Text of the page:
Hong Kong, China, June 9, 2017 /ChinaNewswire.com/ - Hong Kong’s first procedural learning method in cooking
to alleviate MCI symptoms
Towngas and Hong Kong Sheng Kung Hui Welfare Council Limited launched “Chef Anchor” cooking programme
90% of participants show improvement after the course
[Hong Kong．9 June 2017] A local survey showed that 9 out of 100 elderly people over 70 years old suffer from Mild Cognitive Impairment (MCI). The transformation rate from MCI to Alzheimer’s disease is 10-15% and currently there is no permanent cure for Alzheimer’s disease. Therefore, early interventions with suitable treatments and assistance are necessary to alleviate the MCI symptoms. The Hong Kong and China Gas Company Limited (Towngas) and The Hong Kong Sheng Kung Hui Welfare Council Limited (Welfare Council) launched a collaborative cooking programme, “Chef Anchor”, designed by occupational therapists to offer training to MCI participants. Survey revealed that 90% of MCI participants showed improvements on self-confidence, cooking skills and cognitive ability after completion of Phase One of “Chef Anchor”.
The first multidisciplinary procedural learning method in cooking course for MCI patients launched by social welfare and business sector
“Chef Anchor” is a multidisciplinary programme launched by social welfare and business sector. In March 2017, Welfare Council conducted a cognitive screening test for 350 elderly people from its elderly centres. 20 participants showed the tendency of MCI and difficulties in daily cooking.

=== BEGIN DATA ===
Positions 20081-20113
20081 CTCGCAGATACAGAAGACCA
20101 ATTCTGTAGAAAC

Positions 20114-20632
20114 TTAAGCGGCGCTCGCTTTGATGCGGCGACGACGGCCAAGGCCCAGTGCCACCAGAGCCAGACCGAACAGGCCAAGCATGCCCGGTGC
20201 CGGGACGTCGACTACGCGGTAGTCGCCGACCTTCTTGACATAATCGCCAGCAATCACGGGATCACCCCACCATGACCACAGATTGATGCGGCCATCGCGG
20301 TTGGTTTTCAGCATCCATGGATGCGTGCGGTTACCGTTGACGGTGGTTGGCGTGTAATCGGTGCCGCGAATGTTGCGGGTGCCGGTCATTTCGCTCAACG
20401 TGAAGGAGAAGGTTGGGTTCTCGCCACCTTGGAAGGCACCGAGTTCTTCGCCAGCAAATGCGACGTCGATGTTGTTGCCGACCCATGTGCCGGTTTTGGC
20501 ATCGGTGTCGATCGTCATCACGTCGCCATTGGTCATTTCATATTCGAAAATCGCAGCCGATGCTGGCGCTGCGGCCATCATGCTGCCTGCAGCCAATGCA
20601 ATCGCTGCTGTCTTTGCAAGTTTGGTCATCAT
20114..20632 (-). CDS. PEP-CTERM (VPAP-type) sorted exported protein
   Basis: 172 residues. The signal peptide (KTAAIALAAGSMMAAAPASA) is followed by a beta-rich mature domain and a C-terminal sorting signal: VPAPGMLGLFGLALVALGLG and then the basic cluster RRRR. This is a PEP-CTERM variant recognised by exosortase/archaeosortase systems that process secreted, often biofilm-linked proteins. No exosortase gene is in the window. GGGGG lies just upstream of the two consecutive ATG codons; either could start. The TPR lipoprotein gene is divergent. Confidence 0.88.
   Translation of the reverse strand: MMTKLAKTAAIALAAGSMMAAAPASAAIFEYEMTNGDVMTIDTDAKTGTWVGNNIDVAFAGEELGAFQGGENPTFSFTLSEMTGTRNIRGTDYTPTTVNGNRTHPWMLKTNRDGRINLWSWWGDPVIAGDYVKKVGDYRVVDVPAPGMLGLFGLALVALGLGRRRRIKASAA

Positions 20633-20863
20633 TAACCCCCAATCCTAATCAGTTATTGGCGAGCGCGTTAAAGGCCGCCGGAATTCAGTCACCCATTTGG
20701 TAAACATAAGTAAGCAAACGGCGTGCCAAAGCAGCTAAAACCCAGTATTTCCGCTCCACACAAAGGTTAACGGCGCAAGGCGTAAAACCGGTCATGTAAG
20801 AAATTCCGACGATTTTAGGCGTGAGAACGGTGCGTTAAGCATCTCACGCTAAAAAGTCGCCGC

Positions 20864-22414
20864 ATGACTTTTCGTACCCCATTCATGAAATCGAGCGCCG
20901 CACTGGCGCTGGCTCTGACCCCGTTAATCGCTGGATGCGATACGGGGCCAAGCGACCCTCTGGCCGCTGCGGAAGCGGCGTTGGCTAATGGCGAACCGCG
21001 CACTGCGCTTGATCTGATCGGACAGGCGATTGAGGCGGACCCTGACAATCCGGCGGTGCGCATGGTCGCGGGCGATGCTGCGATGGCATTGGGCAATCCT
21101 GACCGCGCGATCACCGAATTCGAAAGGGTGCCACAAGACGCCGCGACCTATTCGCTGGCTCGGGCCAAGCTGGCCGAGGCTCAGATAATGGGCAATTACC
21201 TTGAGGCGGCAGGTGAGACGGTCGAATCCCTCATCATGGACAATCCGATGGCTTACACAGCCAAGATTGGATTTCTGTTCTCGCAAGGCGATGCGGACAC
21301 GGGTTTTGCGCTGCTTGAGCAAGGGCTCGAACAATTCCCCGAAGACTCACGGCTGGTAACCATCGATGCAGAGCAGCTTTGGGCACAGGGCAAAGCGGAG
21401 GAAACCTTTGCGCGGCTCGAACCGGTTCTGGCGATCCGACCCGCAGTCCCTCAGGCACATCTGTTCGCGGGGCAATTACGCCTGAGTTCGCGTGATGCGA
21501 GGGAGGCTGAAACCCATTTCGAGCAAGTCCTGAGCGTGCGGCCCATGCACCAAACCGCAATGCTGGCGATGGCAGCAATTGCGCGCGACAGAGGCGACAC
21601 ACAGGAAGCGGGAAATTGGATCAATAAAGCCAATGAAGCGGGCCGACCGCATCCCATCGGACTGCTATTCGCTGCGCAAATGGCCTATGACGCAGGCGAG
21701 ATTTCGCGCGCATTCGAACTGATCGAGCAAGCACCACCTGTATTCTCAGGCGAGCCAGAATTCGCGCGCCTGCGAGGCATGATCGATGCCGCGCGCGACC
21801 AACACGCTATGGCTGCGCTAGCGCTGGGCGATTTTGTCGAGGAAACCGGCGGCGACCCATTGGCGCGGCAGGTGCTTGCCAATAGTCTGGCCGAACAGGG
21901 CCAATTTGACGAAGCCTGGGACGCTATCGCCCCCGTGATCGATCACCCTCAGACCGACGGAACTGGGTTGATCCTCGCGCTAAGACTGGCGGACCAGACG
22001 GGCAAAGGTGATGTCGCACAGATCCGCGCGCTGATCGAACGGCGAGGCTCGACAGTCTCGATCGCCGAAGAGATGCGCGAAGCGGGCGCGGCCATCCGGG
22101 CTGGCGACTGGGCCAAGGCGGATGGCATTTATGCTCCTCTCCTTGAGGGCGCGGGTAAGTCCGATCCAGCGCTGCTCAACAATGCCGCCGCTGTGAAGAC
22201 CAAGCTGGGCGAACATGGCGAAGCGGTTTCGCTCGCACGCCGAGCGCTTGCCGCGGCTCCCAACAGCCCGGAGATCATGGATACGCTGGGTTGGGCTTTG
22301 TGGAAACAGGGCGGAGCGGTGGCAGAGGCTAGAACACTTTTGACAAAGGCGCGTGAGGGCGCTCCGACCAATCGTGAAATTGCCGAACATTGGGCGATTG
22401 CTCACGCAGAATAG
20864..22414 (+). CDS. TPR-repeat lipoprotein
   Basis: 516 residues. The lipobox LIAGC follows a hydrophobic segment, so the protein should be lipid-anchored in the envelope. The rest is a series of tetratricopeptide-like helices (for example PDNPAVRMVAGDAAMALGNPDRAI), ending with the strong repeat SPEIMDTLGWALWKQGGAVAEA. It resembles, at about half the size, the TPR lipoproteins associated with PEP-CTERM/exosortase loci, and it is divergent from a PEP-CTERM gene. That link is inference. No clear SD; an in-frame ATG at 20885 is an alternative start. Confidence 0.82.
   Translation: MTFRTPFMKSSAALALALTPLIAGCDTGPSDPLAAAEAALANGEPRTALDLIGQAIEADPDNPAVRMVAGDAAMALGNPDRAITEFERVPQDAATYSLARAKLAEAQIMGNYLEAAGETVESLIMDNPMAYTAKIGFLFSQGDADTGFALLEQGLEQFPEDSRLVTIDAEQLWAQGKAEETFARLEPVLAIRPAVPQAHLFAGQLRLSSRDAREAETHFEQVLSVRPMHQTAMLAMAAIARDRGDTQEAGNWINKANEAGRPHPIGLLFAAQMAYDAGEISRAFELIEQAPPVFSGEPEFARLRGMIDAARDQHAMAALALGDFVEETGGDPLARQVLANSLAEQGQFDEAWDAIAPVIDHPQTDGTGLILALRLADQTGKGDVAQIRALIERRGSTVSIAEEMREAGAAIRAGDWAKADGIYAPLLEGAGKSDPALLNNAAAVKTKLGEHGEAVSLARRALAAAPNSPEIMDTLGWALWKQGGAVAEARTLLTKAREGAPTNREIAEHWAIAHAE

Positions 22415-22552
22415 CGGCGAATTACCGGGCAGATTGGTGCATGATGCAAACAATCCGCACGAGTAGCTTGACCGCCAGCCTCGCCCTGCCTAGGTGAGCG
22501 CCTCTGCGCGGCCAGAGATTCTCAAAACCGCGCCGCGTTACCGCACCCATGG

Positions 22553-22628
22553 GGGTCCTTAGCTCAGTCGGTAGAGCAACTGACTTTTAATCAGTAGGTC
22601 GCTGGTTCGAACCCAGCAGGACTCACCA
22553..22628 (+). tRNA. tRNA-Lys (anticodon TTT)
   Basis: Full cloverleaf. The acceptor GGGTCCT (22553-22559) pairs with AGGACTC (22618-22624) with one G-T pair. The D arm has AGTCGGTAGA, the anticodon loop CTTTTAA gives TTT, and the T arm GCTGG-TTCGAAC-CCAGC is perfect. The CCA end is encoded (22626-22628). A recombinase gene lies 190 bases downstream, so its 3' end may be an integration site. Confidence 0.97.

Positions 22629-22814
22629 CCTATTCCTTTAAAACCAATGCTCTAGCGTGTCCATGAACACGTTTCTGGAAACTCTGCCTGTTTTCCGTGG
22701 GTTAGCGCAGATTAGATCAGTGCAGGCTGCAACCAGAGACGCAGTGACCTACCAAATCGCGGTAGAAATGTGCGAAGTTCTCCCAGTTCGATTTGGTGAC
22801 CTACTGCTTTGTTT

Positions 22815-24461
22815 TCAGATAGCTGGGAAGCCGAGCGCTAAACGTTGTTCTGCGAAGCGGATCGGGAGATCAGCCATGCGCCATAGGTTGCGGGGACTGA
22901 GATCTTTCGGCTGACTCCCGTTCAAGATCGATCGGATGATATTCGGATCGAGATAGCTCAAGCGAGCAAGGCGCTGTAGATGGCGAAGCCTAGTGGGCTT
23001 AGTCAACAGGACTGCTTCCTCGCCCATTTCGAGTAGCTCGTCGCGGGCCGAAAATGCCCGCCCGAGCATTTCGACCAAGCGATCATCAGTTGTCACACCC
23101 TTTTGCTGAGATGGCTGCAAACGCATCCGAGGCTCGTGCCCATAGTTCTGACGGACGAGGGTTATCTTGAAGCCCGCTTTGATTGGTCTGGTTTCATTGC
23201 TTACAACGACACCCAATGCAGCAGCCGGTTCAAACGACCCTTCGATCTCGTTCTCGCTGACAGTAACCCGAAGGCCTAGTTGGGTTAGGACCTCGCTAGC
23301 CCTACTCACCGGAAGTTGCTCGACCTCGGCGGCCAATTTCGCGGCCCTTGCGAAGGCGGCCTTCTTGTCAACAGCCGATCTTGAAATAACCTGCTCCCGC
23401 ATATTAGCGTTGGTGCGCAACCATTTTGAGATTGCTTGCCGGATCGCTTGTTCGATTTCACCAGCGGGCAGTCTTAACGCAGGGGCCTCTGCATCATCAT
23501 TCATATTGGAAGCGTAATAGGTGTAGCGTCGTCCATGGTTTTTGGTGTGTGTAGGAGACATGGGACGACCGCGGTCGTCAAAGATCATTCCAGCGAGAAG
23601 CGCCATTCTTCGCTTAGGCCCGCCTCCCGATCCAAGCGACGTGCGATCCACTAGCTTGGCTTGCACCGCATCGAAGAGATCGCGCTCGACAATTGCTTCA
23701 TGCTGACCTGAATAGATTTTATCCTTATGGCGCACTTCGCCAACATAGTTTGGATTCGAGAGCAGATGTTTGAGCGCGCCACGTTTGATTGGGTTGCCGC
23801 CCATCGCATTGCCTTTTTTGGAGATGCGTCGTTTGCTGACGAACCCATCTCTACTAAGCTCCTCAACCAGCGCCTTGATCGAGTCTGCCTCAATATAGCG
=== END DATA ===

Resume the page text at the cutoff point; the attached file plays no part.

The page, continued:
“Chef Anchor” is a systematic programme with 4 steps to alleviate the symptoms of MCI, including:
- Occupational therapists of Welfare Council and social workers designed the session plan of the course and the data collection forms for the analysis.
- Occupational therapists of Welfare Council, social workers, Towngas cooking instructors and designers worked together to tailor-make the task-analyzed recipe. This recipe featured all necessary ingredients for the dish with cooking procedures written in simple, concise and clear wordings. Safety instruction, colours, word and image explanations were also used for easy understanding.
- Occupational therapists of Welfare Council and social workers provided optimum assistance for MCI patients in small group sessions.
- A safety in cooking song was composed, using the melody of Towngas commercial theme song with new lyrics. Participants were then required to sing the song in every session. The objective of this practice was to provide cognitive training and rebuild participants’ self-confidence.
Isaac Yeung, Towngas Head of Corporate Affairs shared, “The objective of this collaborative programme was to improve the self-confidence and cognitive ability of MCI patients through regular practice of their daily habits such as cooking. Towngas would like to offer our specialty – flame cooking, to help the MCI patients and create shared value. Meanwhile, we encourage our colleagues, clients and volunteers to participate so that we could also learn more about the situation of MCI patients.”
Pauline Wong, Towngas Cooking Centre Manager shared, “task-analyzed recipe is different from normal recipes. More details are given in every procedure with the use of different colours, bigger font size and photo images, so that participants could enjoy the fun of cooking in a safe environment.”